Thorneycroft exhibit at the AGB is wild, big, imaginative and not to be missed.

artsorange 100x100By Staff

October 28th, 2108



We really should have told you about the Diana Thorneycroft exhibit when it opened at the Art Gallery.

It opened in September – the election kept us away from a lot of the cultural life of the city.


Diana Thorneycroft

Thorneycroft is a Winnipeg artist who has exhibited various bodies of work across Canada, the United States and Europe, as well as in Moscow, Tokyo and Sydney. She is the recipient of numerous awards including an Assistance to Visual Arts Long-term Grant from the Canada Council, several Senior Arts Grants from the Manitoba Arts Council and a Fleck Fellowship from the Banff Centre for the Arts.

Thorneycroft - full ramp

It is huge, sweeping from floor level to the height of an average person’s shoulders. Kids will love it – just make sure they don’t touch the ponies.

Her exhibit may have been the last one outgoing Senior Curator Denis Longchamps did for the AGB before he headed west to the  Canadian Clay & Glass Gallery in Waterloo.

The Thorneycroft work has been the subject of national radio documentaries and a CBC national documentary for television. Thorneycroft’s photo-based exhibition, The Body, its lesson and camouflage was on an eight city tour from 2000 to 2002.

The exhibit at the AGB covers three of her recent works Herd, The Village and Black Forest (dark waters); it is a stunning installation. Over a hundred and fifty toy horses stampede throughout the gallery in Herd, some with morphed appearances. The altered physical representation of the horses highlight a juxtaposition of the animals as vulnerable yet powerful, tamed but wild.

Introducing young children to art is not always easy – they have yet to develop critical skills. The Herd is big and imaginative- the kind of visual that will stretch a young mind. It will be difficult to keep their hands of the hundreds of ponies that are charging up a steep slope.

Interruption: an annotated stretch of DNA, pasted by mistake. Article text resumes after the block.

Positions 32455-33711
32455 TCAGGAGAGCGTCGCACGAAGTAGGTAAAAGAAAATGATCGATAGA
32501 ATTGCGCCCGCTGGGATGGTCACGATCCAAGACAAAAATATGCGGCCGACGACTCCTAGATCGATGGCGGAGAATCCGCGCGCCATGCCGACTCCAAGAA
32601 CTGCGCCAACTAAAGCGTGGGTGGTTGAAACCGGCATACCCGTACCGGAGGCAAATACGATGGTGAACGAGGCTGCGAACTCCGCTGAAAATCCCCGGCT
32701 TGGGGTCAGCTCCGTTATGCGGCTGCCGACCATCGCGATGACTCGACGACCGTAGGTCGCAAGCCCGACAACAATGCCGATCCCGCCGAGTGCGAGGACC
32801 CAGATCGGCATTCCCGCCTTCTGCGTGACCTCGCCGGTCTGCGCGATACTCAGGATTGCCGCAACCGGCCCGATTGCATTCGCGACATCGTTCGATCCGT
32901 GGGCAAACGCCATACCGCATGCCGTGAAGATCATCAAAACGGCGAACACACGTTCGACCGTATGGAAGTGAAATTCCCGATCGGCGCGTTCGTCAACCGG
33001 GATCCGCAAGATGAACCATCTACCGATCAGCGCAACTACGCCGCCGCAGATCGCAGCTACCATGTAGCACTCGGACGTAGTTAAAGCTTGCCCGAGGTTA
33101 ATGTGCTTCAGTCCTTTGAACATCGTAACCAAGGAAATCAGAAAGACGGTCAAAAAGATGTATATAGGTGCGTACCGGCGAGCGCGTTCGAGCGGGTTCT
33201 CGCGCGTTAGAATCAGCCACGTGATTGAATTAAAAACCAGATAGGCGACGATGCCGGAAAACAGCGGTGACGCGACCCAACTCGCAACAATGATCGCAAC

Thorneycroft is known for creating provocative and controversial photographs that challenge her audience’s viewing experience. Her seemingly comical images composed of innocent subjects-dolls and toy figurines -and set against the landscapes of the Group of Seven and their contemporaries reveal, upon a closer examination, a deeper and darker meaning.

Titled Group of Seven Awkward Moments, the exhibit was at the McMichael Art Gallery in Kleinburg.

Thorneycroft - partial slope

Looking down the ramp the ponies are running up.

In one of the pieces in that exhibit she used Arthur Lismer’s 1922 canvas, ‘Sombre Hill, Algoma’ as her backdrop. In the foreground is a model of the Avro Arrow airplane propped up by pontoons that Thorneycroft took from a Cessna model. An interceptor aircraft, the real Arrow in the mid-1950s was celebrated as the cutting-edge of Canada’s aviation industry.

However, in 1959, at the height of the Cold War, its production was cancelled by the Diefenbaker government and all five flying test models and production aircraft destroyed, along with their blueprints. In Thorneycroft’s alternate universe, though, one has survived and been adapted to serve the more prosaic needs of the Great White North.

You will see that imagination at work in the Herd – on at the AGB until the November 18th.

Thorneycroft - close up

A closer look at those ponies is the result of an artist’s imagination at its fullest.

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